Private mentoring high school students... some advice?

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Private mentoring high school students... some advice?

Unread post by TallMikeV » 03 Mar 2011, 14:51


I am at my second year in ESL teaching at ULaval and am looking for some advice toward mentoring high school students. I think I have the knowledge to do it, although I do not feel that secure when it comes to build a small syllabus for a specific student in a specific grade. What can I do to make sure I am helping my students in order to make them succeed their year? There is a high chance I will give private mentoring to a few high school students during May and the beginning of June and I really want my students to succeed. Should I require them to bring me all their school material in English so I can adapt after quickly evaluating their level? How should I do it?

Thanks for reading, I am looking forward to replies on this topic!

Posts: 5
Joined: 03 Feb 2011, 14:52
Status: Trainee Teacher

Re: Private mentoring high school students... some advice?

Unread post by culture » 04 Mar 2011, 03:08

Hello TallMikeV,

I would like to share my personal experience in private mentoring with you.

1. Define the final goal with the student. It helps to avoid frustration in case the goal is too ambitious and to plan the rhythm and the frequency of your mentoring.

2. Differ the short and the long term goals. It helps you to plan short term syllabus and long term syllabus.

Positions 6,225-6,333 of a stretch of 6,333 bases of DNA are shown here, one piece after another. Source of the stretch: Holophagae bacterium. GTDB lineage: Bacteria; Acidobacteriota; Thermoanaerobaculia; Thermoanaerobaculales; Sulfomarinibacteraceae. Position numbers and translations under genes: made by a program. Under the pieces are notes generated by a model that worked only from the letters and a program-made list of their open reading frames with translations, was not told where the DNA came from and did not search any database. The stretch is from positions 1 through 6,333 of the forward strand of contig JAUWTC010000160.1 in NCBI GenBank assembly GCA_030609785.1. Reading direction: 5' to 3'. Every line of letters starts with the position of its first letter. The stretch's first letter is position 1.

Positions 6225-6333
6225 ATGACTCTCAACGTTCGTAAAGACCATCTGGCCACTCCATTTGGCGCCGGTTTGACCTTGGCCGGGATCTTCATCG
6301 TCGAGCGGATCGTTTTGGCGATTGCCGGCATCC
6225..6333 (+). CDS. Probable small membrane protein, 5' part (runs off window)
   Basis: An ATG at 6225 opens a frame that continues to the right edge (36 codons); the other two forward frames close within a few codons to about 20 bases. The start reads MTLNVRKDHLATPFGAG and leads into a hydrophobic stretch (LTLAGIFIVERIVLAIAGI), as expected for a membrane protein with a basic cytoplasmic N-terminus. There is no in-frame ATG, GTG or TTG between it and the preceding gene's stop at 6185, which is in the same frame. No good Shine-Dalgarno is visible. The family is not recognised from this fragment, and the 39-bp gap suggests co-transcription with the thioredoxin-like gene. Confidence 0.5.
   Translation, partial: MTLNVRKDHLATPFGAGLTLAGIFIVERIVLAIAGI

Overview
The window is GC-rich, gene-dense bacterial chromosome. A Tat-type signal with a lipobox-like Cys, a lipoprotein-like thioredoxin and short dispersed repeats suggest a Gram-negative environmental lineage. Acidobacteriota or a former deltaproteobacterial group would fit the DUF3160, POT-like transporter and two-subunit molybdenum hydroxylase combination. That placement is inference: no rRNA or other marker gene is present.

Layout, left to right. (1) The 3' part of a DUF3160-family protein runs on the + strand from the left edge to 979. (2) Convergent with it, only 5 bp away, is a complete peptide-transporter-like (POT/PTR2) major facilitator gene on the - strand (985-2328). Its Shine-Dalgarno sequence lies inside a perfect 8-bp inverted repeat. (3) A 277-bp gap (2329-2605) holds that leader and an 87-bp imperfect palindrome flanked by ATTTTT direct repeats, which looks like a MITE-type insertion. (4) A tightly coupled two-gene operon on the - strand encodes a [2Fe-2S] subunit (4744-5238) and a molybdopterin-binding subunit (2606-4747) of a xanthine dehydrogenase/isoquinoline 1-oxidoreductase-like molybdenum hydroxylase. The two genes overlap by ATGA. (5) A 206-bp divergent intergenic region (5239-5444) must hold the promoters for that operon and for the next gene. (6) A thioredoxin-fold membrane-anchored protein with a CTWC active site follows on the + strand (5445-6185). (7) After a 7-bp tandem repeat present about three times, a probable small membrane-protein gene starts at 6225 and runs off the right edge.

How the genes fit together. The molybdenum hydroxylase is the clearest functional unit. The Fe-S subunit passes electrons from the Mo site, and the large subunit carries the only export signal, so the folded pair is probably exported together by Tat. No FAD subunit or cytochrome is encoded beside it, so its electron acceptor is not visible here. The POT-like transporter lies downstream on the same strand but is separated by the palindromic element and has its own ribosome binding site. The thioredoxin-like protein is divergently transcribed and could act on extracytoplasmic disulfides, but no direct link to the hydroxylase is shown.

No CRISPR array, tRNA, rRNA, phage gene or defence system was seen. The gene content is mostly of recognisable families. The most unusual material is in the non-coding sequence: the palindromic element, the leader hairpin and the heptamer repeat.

2.a. When your student brings you all the school material he/she has, believe me, it won’t be difficult for you to write a short term syllabus. Look at the year program, plan the learning material so that the student should know which material goes in advance. You can also use Teacher’s Book in order to help you to get prepared for the monitoring.
2.b. However, you will see that it is not enough. You need to create a long time syllabus (because apparently the long term goal is to become a fluent English speaker). Test your student’s English level, trying to identify his/her problems in English. Write a plan and each time you help your student with the school task, you can go to the long term syllabus and help the student with his/her language problems (tense, modals, etc)

3. choose the most effective strategies. Ask your student about his/her effective way to learn new material. Some students are good in memorizing, others have great imagination, some have analytical mind and they need to understand completely the material, others easily memorize the material etc. Use your student’s strengths and personal interests in the teaching process.

And the most important thing – be confident, encourage your student, motivate him/her. I’m sure that you will be the best. Good luck!

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